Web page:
3:06pm: Schwarber is headed to the DL, per MLB.com’s Carrie Muskat (via Twitter). It appears that Munenori Kawasaki could be the roster replacement. He is not on the 40-man, so space would need to be cleared.
APRIL 8, 11:33am: There is “a lot of concern” in the Cubs organization about Schwarber’s injury, tweets ESPN’s Buster Olney. According to Olney, the team is more concerned about Schwarber’s knee than his ankle. ESPN Chicago’s Jesse Rogers tweets that an update from the Cubs won’t come until “very late in the day.”
APRIL 7: Cubs catcher/outfielder Kyle Schwarber left today’s game after a scary collision with Dexter Fowler. Preliminary x-rays were negative, with the initial diagnosis suggesting that he has escaped with only a left ankle sprain, MLB.com’s Carrie Muskat was among those to report on Twitter. He’ll have an MRI tomorrow for a closer look.
While any loss would be unfortunate, it’s certainly promising to hear that the results don’t appear as serious as they looked on the field. Medical personnel checked out both Schwarber’s knee and lower leg after the impact. He was able to get to his feet, but couldn’t put enough weight on the leg to walk all the way from the warning track to the dugout, so he ultimately departed via cart.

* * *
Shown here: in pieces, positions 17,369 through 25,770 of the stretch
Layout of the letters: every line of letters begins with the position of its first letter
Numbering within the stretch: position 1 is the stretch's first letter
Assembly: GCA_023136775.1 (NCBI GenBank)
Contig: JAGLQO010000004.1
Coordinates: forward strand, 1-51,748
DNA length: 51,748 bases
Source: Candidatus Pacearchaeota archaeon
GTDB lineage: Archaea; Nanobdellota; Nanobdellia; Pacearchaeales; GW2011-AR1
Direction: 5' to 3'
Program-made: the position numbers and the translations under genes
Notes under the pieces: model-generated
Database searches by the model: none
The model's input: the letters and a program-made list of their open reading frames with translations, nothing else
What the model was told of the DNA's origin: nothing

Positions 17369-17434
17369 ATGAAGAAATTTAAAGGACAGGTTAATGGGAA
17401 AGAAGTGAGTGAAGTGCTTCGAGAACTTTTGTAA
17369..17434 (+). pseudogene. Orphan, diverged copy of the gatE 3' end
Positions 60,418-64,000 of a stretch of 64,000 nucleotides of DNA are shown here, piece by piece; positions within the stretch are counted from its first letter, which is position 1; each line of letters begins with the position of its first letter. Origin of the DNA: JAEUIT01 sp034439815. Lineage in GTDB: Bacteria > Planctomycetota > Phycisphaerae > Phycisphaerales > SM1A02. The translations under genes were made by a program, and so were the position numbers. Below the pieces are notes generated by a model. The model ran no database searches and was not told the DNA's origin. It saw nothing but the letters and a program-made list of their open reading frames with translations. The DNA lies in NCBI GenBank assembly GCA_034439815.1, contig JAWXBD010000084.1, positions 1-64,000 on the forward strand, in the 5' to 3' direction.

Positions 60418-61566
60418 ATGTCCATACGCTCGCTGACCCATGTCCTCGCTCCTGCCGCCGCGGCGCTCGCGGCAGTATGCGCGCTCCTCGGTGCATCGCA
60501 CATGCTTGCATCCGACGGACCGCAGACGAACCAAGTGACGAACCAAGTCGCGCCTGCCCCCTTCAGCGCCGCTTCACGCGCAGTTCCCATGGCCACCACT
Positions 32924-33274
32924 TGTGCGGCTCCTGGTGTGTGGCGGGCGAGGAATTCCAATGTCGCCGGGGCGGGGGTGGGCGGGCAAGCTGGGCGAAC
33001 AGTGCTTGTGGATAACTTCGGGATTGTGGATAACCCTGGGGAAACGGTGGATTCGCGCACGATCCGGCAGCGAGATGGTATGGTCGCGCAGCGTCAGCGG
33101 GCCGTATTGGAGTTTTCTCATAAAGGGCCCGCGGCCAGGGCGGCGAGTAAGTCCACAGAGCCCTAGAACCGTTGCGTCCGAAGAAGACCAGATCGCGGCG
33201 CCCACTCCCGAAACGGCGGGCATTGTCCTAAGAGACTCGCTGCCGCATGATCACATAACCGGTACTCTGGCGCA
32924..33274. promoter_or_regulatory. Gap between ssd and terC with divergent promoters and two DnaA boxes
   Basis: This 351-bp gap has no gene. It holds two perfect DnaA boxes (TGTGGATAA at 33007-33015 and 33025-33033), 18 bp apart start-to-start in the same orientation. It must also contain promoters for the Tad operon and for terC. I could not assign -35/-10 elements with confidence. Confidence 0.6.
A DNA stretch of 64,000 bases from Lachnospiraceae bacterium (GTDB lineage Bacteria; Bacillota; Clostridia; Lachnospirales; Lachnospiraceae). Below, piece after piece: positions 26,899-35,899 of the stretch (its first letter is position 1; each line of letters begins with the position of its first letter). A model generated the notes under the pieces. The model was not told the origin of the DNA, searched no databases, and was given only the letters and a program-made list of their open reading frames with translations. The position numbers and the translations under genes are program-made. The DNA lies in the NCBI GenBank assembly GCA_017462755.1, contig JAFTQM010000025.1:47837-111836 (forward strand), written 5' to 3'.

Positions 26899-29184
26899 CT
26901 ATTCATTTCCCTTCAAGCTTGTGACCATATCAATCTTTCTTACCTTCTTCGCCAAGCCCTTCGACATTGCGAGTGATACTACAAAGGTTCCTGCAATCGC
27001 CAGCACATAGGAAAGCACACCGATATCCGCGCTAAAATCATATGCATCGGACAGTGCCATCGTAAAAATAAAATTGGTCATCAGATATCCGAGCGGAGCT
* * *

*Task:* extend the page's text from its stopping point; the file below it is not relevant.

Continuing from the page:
It’s important to note, too, that the Cubs are as well-equipped as any team to absorb the loss of a regular position player. Chicago did deal away Chris Coghlan, but signed two everyday options in Jason Heyward and Dexter Fowler to go with Schwarber and Jorge Soler in the outfield. Kris Bryant and Javier Baez could also factor into the outfield mix, and Matt Szczur also remains on hand.
The 23-year-old rose quickly to the majors and made a huge impact last year. A catcher by trade, Schwarber’s bat has been good enough that he’s expected to spend regular time in the outfield while he hones his craft behind the plate. He ended the 2015 season — his age-22 campaign — with a robust .246/.355/.487 batting line and 16 home runs over 273 plate appearances. Of course, there’s room for growth. In particular, Schwarber saw most of his action against right-handed pitching, which he demolished, but struggled to a .481 OPS in 61 trips to the plate against southpaws.
Schwarber’s real upside, perhaps, is down the line, as he could be an immensely valuable player if he’s even a passable option in a catching role. Big-time prospect Willson Contreras will factor into the future at the position as well. Even if he sticks in the outfield, though, there’s reason to think Schwarber can provide sufficiently useful glovework to be a significant asset. Some notable gaffes aside, he rated somewhat below average by measure of Defensive Runs Saved last year but was an approximately average performer in the eyes of UZR — which is no mean feat given his limited experience on the grass.